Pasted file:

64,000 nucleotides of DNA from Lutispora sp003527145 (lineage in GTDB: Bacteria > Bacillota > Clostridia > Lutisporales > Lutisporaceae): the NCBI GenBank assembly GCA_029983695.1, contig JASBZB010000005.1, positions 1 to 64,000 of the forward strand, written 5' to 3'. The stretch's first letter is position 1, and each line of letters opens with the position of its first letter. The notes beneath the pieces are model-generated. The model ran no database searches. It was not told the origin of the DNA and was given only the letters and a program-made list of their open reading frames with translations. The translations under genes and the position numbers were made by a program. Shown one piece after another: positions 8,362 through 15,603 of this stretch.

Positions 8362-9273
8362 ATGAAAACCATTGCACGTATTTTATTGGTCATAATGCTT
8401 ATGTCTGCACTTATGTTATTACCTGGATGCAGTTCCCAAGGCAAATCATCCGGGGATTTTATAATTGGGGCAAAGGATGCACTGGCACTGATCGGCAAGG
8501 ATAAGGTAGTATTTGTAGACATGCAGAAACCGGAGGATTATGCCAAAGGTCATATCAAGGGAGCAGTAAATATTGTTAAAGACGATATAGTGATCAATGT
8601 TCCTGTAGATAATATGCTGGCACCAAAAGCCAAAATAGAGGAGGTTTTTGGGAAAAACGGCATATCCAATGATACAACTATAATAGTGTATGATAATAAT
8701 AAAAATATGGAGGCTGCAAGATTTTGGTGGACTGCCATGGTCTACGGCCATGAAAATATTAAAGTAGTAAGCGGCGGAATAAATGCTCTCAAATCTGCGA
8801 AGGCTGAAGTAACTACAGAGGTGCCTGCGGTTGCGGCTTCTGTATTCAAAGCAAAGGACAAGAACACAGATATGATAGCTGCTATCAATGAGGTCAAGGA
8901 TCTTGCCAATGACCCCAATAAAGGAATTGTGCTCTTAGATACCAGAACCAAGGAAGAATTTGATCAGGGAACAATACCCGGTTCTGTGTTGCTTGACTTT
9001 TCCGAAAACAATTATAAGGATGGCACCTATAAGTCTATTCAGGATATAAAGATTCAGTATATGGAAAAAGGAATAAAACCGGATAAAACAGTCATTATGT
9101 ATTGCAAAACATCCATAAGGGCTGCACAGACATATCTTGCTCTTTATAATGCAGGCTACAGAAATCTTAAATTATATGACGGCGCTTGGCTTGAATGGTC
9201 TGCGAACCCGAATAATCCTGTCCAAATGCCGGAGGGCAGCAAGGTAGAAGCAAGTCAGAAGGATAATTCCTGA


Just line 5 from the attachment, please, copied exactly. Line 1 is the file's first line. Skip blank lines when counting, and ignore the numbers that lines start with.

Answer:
8501 ATAAGGTAGTATTTGTAGACATGCAGAAACCGGAGGATTATGCCAAAGGTCATATCAAGGGAGCAGTAAATATTGTTAAAGACGATATAGTGATCAATGT